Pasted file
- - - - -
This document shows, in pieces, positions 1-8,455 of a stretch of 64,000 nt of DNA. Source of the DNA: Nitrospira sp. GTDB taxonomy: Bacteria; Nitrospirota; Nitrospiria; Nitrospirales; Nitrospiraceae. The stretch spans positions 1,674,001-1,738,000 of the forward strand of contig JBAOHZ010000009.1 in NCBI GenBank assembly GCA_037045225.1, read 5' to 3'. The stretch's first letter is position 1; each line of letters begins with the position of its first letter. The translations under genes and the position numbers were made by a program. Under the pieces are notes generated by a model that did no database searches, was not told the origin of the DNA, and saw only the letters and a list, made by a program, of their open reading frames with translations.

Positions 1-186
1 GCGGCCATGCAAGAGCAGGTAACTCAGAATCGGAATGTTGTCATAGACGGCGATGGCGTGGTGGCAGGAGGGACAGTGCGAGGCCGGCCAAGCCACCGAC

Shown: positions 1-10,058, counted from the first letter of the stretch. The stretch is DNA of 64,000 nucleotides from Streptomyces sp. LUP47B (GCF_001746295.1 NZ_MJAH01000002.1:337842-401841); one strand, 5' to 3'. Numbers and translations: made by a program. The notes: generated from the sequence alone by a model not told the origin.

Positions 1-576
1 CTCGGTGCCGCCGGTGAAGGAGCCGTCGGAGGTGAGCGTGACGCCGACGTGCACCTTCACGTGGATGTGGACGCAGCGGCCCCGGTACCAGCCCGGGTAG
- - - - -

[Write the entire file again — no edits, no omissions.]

This document shows, in pieces, positions 1-8,455 of a stretch of 64,000 nt of DNA. Source of the DNA: Nitrospira sp. GTDB taxonomy: Bacteria; Nitrospirota; Nitrospiria; Nitrospirales; Nitrospiraceae. The stretch spans positions 1,674,001-1,738,000 of the forward strand of contig JBAOHZ010000009.1 in NCBI GenBank assembly GCA_037045225.1, read 5' to 3'. The stretch's first letter is position 1; each line of letters begins with the position of its first letter. The translations under genes and the position numbers were made by a program. Under the pieces are notes generated by a model that did no database searches, was not told the origin of the DNA, and saw only the letters and a list, made by a program, of their open reading frames with translations.

Positions 1-186
1 GCGGCCATGCAAGAGCAGGTAACTCAGAATCGGAATGTTGTCATAGACGGCGATGGCGTGGTGGCAGGAGGGACAGTGCGAGGCCGGCCAAGCCACCGAC

Shown: positions 1-10,058, counted from the first letter of the stretch. The stretch is DNA of 64,000 nucleotides from Streptomyces sp. LUP47B (GCF_001746295.1 NZ_MJAH01000002.1:337842-401841); one strand, 5' to 3'. Numbers and translations: made by a program. The notes: generated from the sequence alone by a model not told the origin.

Positions 1-576
1 CTCGGTGCCGCCGGTGAAGGAGCCGTCGGAGGTGAGCGTGACGCCGACGTGCACCTTCACGTGGATGTGGACGCAGCGGCCCCGGTACCAGCCCGGGTAG